The Secret World of Cenotes and Sunken Gardens In Australia’s Limestone Coast

This will blow your mind. We head underground in South Australia to find an ancient world of cenotes, natural swimming holes, and very, very good wine.

Diving & Snorkelling in Kilsby Sinkhole, Moorak

Diving & Snorkelling in Kilsby Sinkhole, Moorak. Courtesy of Tourism Australia

By Jenny Hewett

Jul 11, 2022

IT’S HARD TO WRAP YOUR HEAD around the geological phenomenon that is South Australia’s Limestone Coast. A sun-bleached wonderland of cenotes, volcanic craters, sinkholes, sunken gardens and prehistoric caves, this is one of the most arresting landscapes in Australia.

Stretching 28,000 kilometers along the southeast coast of South Australia to the Victoria border, the low-lying area was formed over a period of 26 million years as a result of sea, coral and marine life that once flooded the area, subsequent limestone deposits and relatively recent volcanic activity. Its traditional owners, the Boandik people, have lived here for nearly 30,000 years.

Today, its fertile soil produces some of the country’s best wine and produce, not to mention ’grammable swimming and walking spots—and a road trip is the best way to explore it. From the town of Mt Gambier to Coonawarra and Naracoorte to Robe, here’s what to do in this unique and ancient world that is quite literally Down Under.


The full-size billiard table upstairs of Delgattie Estate Limestone Coast
Courtesy of Delgattie Estate

Mt Gambier town may not seem like much of a destination, but its surrounding landscape is breathtaking. Base yourself at Delgattie Estate, a grand manor built in 1902 and featuring just three suites, each with antique furnishings and a private sitting room and fireplace, plus coffee, croissants and fruit delivered to the room each morning. It’s rumored that one of the older British royals once played on the full-sized billiard table upstairs.; doubles from A$220.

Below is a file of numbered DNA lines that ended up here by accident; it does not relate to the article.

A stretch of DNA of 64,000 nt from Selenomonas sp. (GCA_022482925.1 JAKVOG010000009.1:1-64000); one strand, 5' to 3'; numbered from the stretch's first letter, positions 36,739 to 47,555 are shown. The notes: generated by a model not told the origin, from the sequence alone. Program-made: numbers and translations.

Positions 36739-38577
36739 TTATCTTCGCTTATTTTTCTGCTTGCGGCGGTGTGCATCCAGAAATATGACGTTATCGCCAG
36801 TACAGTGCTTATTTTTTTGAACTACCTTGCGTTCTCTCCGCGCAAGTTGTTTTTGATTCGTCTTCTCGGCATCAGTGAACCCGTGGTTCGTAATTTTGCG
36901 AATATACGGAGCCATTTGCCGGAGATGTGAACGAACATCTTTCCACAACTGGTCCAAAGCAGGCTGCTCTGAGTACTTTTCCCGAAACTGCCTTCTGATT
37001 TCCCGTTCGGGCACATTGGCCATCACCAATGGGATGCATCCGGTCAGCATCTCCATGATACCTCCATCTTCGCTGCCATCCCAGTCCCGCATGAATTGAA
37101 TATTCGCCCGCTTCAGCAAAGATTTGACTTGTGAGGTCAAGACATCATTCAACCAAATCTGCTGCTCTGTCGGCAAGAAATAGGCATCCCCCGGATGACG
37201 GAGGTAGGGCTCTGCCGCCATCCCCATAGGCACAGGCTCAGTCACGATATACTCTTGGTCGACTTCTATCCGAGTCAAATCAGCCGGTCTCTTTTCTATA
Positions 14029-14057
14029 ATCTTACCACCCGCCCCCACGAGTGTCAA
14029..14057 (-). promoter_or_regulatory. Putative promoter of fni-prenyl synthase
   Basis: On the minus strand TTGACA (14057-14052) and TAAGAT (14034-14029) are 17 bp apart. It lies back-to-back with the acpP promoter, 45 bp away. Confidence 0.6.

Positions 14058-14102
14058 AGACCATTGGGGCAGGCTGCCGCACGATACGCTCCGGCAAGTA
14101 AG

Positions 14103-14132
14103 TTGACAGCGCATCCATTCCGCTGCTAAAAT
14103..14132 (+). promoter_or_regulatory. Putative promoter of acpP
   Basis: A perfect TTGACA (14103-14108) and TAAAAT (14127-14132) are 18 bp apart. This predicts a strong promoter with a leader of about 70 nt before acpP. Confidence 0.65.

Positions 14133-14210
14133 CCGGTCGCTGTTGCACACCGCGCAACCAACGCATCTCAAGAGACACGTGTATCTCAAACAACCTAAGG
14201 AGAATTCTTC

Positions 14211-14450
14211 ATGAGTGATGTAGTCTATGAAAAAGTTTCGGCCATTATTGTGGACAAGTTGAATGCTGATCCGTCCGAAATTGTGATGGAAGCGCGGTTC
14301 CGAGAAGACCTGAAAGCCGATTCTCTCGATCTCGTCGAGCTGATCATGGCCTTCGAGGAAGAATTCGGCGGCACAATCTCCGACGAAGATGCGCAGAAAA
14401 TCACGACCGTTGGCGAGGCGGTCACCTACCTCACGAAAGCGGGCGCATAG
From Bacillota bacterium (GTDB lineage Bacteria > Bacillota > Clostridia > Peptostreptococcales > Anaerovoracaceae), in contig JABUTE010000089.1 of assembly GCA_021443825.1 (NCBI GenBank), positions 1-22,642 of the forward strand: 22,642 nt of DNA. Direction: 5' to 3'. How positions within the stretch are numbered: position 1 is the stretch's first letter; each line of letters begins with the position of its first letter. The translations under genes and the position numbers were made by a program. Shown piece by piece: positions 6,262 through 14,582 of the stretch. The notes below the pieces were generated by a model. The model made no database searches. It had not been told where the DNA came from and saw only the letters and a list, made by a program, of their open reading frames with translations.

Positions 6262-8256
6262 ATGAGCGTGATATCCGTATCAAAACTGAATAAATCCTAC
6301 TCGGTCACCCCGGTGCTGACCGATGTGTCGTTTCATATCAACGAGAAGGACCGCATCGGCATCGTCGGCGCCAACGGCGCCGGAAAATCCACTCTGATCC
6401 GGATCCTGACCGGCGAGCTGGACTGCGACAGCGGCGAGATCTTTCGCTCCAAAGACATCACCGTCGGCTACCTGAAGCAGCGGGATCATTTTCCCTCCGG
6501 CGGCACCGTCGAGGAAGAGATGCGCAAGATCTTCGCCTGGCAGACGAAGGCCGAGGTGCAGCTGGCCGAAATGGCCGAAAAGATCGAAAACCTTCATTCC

The Blue Lake, Mount Gambier, Australia Limestone Coast
The Blue Lake. Photo by stokaji/Getty Images/Canva

Soak in the layers of limestone and ombre blues and greens of the vivid Blue Lake on an easy five-kilometer walk around the coast of its circumference. This spectacular natural wonder is a volcanic maar crater that was formed by an eruption nearly 4,800 years ago, which the sign says is ‘extremely recent in geological terms.’ Not to fear, the volcano is now dormant and the lake supplies the town’s water so swimming is forbidden.


Umpherston Sinkhole, Limestone Coast, Australia
Umpherston Sinkhole. Courtesy of Offroad

Few aspects are as spellbinding as the blue sky through the leafy lens of Mt Gambier’s oasis-like Umpherston Sinkhole. Formed through the dissolution of limestone, this cave was transformed into a sunken garden by James Umpherston in 1886 and today its walls are draped in green vines, while inside is a landscaped garden terraced with palms, hydrangeas and other flora.